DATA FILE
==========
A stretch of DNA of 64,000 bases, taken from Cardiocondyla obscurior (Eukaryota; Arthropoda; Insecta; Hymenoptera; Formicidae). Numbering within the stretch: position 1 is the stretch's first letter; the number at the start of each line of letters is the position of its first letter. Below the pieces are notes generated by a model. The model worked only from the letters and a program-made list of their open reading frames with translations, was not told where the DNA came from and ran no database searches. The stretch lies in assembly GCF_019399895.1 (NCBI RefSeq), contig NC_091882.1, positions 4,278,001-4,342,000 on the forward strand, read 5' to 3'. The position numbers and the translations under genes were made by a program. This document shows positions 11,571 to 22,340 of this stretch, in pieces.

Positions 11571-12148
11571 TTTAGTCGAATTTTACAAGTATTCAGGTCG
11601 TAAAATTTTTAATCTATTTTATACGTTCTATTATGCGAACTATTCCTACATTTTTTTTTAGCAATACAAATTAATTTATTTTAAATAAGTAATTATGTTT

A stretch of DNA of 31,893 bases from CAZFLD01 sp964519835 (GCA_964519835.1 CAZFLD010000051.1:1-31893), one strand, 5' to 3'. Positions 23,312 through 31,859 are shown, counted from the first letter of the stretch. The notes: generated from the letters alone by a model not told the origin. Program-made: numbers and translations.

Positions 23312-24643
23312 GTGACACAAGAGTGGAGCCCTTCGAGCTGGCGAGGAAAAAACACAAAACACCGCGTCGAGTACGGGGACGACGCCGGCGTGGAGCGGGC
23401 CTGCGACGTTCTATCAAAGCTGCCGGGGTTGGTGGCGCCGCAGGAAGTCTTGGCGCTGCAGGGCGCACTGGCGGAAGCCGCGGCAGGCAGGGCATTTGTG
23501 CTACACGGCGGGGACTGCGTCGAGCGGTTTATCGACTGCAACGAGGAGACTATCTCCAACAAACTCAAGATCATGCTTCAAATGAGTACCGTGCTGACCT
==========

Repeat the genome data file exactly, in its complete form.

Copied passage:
A stretch of DNA of 64,000 bases, taken from Cardiocondyla obscurior (Eukaryota; Arthropoda; Insecta; Hymenoptera; Formicidae). Numbering within the stretch: position 1 is the stretch's first letter; the number at the start of each line of letters is the position of its first letter. Below the pieces are notes generated by a model. The model worked only from the letters and a program-made list of their open reading frames with translations, was not told where the DNA came from and ran no database searches. The stretch lies in assembly GCF_019399895.1 (NCBI RefSeq), contig NC_091882.1, positions 4,278,001-4,342,000 on the forward strand, read 5' to 3'. The position numbers and the translations under genes were made by a program. This document shows positions 11,571 to 22,340 of this stretch, in pieces.

Positions 11571-12148
11571 TTTAGTCGAATTTTACAAGTATTCAGGTCG
11601 TAAAATTTTTAATCTATTTTATACGTTCTATTATGCGAACTATTCCTACATTTTTTTTTAGCAATACAAATTAATTTATTTTAAATAAGTAATTATGTTT

A stretch of DNA of 31,893 bases from CAZFLD01 sp964519835 (GCA_964519835.1 CAZFLD010000051.1:1-31893), one strand, 5' to 3'. Positions 23,312 through 31,859 are shown, counted from the first letter of the stretch. The notes: generated from the letters alone by a model not told the origin. Program-made: numbers and translations.

Positions 23312-24643
23312 GTGACACAAGAGTGGAGCCCTTCGAGCTGGCGAGGAAAAAACACAAAACACCGCGTCGAGTACGGGGACGACGCCGGCGTGGAGCGGGC
23401 CTGCGACGTTCTATCAAAGCTGCCGGGGTTGGTGGCGCCGCAGGAAGTCTTGGCGCTGCAGGGCGCACTGGCGGAAGCCGCGGCAGGCAGGGCATTTGTG
23501 CTACACGGCGGGGACTGCGTCGAGCGGTTTATCGACTGCAACGAGGAGACTATCTCCAACAAACTCAAGATCATGCTTCAAATGAGTACCGTGCTGACCT